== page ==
Lately, my favorite thing to do is breathe.
I’m reminded of that particular Facebook page a few years back entitled exactly that: Breathing. If I took a shot in the dark, I would say half of my friends joined the hot page circa 2008. We were on to something. The respiratory system is crucial, as we also learned in Anatomy and Physiology classes. If you’re one of my doctor friends (I seem to have more of these recently), you especially understand the significance of the lungs.
Probably over the past year or so, I’ve heard the phrase “just breathe” from various people and multiple avenues. It’s great advice, right? It gleans peacefulness and relaxation. In my mind, it paints a picture of a person walking in nature, walking from everything and toward absolutely nothing. At the same time, that person is headed toward everything. He or she is simply being. Hakuna Matata.
Not more than a week ago, I actually did it. I finally took the advice to heart. I breathed. I closed my eyes and took the deepest, intentional breath I can remember since I was a kid. When the Dale siblings went to Dr. Adams for our yearly medical exams, I found it completely necessary to exaggerate to the millionth degree when it was my turn for the stethoscope. After all, I didn’t want my jovial, white-haired doc to have any reason to give me an injection or tell me to stop eating Pop Tarts. I loved Pop Tarts. That was my 10-year-old perfectionist brain. I still love Pop Tarts. I’m still a perfectionist.
I want this newfound hobby to become consistent and frequent. However, it’s more sacred than a hobby, because when I took that earnest breath a few days ago, I found freedom again. I remembered in that moment who I am and why I am. I remembered my Maker, the One who gave that breath and gives this one…and the next…and the one following.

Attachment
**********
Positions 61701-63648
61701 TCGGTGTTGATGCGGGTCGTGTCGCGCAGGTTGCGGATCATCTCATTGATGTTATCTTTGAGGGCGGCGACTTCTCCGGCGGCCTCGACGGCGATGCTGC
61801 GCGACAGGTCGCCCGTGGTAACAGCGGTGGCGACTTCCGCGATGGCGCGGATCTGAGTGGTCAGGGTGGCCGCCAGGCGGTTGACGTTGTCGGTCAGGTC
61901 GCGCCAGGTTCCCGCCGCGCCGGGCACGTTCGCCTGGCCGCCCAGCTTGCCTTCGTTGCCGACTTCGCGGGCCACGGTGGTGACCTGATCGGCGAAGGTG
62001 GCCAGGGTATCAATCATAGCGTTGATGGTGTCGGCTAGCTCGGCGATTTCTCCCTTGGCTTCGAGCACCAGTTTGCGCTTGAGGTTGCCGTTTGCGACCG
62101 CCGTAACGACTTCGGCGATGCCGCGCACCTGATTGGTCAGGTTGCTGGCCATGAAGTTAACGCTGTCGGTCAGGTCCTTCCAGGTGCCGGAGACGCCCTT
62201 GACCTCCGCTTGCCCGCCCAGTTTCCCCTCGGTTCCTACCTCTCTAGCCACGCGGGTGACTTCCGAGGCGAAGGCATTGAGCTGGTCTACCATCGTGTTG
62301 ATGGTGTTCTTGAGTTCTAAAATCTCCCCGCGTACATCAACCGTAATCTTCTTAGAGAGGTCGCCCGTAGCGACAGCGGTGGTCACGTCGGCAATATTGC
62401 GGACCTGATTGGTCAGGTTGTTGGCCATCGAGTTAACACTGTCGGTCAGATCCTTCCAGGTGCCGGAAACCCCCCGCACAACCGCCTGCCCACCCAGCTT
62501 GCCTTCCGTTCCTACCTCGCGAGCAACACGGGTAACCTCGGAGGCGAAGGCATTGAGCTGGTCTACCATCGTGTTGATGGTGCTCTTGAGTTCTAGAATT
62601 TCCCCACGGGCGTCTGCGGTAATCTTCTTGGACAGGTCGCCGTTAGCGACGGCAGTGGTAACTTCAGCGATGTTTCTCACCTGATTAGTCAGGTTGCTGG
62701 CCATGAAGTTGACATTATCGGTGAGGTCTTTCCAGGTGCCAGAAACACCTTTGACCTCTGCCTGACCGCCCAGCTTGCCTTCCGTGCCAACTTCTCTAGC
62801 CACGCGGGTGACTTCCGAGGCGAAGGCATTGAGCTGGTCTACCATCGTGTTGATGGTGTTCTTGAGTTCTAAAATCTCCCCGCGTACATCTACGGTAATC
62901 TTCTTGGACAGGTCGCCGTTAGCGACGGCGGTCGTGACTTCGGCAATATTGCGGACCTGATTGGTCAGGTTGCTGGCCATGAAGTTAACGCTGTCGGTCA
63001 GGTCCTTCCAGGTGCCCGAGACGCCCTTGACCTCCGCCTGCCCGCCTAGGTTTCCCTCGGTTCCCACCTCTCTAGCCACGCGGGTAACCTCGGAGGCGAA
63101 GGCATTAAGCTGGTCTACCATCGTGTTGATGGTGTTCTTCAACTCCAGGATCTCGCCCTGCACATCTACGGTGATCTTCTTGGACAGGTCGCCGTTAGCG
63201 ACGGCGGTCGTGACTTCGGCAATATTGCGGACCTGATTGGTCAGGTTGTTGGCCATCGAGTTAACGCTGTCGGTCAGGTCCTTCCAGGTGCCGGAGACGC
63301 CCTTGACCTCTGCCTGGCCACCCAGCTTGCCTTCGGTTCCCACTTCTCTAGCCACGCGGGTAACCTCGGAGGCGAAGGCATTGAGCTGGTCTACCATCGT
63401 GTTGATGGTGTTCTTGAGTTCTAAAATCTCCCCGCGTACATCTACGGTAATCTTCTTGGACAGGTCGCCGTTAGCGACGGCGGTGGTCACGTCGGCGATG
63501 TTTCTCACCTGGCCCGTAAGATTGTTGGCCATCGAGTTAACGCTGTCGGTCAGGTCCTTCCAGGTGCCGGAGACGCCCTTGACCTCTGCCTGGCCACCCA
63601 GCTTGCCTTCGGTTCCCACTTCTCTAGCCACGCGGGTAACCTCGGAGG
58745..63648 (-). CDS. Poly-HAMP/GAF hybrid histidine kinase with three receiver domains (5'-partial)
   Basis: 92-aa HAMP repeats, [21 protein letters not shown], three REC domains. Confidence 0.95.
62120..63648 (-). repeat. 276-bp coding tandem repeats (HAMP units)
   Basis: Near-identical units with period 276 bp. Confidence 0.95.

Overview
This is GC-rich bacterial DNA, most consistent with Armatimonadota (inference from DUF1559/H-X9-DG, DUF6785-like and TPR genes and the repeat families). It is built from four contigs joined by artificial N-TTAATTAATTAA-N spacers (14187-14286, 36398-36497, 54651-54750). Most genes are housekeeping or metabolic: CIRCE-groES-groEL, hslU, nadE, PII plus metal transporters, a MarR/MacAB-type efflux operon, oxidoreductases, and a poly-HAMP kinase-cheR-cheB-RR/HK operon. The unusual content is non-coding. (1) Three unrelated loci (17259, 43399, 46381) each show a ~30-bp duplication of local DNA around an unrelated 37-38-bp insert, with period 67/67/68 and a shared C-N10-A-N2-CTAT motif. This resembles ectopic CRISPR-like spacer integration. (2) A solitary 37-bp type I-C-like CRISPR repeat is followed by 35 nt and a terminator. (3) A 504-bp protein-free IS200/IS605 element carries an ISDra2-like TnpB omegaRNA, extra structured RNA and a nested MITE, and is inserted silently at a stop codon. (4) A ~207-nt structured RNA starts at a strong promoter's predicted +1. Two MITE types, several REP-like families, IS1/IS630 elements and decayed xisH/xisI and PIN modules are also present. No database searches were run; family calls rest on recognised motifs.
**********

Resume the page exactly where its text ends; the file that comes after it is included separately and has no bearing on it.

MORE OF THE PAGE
And when I think of this intricacy, I can’t help but feel my soul come alive. I am reminded of the scripture in Acts 17:28.
“For in him we live and move and have our being.”
Briefly backtracking for some more context, I found that Paul is speaking to the people of Athens who are always busy searching for the latest fad (verse 21) in religion. He is preaching about Jesus to these multitudes who possessed religious spirits and had created many gods.
In response to their way of living, Paul proclaims some comforting and luminous words in verses 24-27.
“The God who made the world and everything in it is the Lord of heaven and earth and does not live in temples built by human hands. And he is not served by human hands, as if he needed anything. Rather, he himself gives everyone life and breath and everything else. From one man he made all the nations, that they should inhabit the whole earth; and he marked out their appointed times in history and the boundaries of their lands. God did this so that they would seek him and perhaps reach out for him and find him, though he is not far from any one of us.”
I can breathe deep when I’m praising Him, basking in His goodness all the more.
I can breathe deep when I’m running out the door, hurriedly walking and prodding the girls to school in the mornings.
I can breathe deep when my mind is battling all the injustices throughout the world.
I can breathe deep as I ponder my unknown, yet terribly exciting future.
I can breathe deep. And in that breath, I seek him. I reach out for Him. Best of all, I find Him.
I can be still and know He is my Comforter, the One who provides, the One who gives that very breath with which I praise Him.
His presence is the only gift we need.